You do realise that it’s impossible to verify what kind of audience an IF game is guaranteed to find? Once an IF game is released, it is cast into the void.
It seems to me that you are praising The Baron solely for its good intentions while overlooking its bad execution. So what’s so bad about the The Baron’s execution? As I already pointed out, the prose is execrable. Hardly a single sentence sounds like something a native speaker might write. It has been pointed out to me that Victor is not a native speaker. Well, neither was Conrad or Nabokov. As a non-native speaker myself, I find the notion that Victor deserves lenience insulting.
The two laziest opening scenes in IF are the Dragon and the Bedroom. It is a testimony to the poverty of Victor’s imagination that he has somehow managed to incorporate them both. That he has chosen to symbolise the struggle between the Luke Skywalker of the Self and its Darth Vader by a warrior battling a dragon is another low imagination-wise.
What about the implementation? As I already pointed out, The Baron is a game about a lumberjack who doesn’t know how to swing an axe. Unfortunately, the unintentional comedy doesn’t end here. The bedroom contains a wife object, which leads to the following odd interchange.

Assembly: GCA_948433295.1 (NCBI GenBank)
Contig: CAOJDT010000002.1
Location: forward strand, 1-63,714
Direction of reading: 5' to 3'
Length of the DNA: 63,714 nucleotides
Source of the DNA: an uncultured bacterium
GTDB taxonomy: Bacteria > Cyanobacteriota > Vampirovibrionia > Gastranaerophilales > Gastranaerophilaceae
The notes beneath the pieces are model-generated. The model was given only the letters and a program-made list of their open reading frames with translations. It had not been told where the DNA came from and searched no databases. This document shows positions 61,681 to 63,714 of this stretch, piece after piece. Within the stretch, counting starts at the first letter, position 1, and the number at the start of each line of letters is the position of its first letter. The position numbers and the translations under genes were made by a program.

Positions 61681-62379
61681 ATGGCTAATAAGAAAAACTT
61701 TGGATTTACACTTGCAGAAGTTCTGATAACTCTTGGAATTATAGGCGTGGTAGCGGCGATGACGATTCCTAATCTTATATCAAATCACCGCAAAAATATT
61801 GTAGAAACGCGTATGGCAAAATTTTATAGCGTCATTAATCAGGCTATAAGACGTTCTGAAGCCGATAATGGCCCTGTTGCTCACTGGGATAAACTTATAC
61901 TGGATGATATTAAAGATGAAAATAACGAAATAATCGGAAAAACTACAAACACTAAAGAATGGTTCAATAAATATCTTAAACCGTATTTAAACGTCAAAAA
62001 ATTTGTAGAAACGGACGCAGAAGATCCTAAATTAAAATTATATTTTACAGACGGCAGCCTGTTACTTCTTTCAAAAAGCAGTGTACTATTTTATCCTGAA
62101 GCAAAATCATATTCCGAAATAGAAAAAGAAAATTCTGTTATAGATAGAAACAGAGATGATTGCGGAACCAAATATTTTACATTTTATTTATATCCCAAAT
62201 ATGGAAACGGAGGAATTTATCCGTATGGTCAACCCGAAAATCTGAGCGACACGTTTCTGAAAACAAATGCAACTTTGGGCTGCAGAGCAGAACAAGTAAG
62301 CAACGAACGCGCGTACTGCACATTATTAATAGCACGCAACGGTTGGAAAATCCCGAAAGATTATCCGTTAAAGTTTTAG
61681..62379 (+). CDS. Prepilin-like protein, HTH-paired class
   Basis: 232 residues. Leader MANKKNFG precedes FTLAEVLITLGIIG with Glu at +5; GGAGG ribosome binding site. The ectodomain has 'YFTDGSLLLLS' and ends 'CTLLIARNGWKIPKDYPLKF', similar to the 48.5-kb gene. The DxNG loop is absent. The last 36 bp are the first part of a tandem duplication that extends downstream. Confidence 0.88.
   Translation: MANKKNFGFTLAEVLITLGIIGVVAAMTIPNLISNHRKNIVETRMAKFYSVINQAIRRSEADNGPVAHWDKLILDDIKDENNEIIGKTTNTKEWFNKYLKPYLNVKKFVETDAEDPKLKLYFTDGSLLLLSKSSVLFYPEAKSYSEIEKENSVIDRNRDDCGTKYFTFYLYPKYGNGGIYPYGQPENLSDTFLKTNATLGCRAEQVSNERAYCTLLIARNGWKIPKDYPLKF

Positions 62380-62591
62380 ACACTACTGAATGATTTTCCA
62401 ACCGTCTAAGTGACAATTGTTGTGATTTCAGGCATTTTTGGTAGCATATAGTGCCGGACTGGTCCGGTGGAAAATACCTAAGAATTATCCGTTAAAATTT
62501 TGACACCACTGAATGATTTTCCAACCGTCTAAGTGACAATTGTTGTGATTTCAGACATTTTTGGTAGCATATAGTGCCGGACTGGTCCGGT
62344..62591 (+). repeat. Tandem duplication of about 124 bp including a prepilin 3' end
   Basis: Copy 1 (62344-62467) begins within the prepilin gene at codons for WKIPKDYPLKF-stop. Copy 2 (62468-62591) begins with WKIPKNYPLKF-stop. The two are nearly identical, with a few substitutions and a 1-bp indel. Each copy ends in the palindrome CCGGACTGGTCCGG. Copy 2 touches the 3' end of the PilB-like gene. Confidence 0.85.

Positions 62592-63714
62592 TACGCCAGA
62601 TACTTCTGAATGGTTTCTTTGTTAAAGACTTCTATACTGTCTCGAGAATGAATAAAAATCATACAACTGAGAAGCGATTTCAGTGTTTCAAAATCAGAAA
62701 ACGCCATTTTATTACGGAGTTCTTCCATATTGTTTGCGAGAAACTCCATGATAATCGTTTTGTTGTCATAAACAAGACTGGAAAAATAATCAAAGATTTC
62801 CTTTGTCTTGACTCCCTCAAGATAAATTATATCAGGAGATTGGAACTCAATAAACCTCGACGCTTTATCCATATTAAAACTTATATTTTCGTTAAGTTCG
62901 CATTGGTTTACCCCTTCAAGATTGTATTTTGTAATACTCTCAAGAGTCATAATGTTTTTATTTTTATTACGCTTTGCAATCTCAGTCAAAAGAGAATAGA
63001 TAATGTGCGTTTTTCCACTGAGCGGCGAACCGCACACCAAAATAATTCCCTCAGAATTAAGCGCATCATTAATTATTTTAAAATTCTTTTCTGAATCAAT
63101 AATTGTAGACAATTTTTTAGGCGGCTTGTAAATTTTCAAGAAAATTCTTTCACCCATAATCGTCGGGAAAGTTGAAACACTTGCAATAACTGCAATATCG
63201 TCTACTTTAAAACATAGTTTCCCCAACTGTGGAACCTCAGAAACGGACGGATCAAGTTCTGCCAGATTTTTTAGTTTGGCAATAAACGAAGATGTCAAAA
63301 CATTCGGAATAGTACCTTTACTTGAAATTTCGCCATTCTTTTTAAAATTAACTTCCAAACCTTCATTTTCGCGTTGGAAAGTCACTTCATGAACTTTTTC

You curse the evil baron for all he has done to you.
If you know nothing about IF design, you might think something profoundly Freudian is going on here. But what is going on here is Inform grammar treating FUCK as a synonym of DAMN. It’s the author’s job to extend FUCK to its transitive meaning.
And then there’s the “dungeon.” This is where the The Baron lifts from being just another turgid morality tale and becomes a parody of itself. The symbolic vocabulary Victor employs in this section is so crude and infantile, I can’t shake off the impression that I’m playing a game written by a twelve-year-old.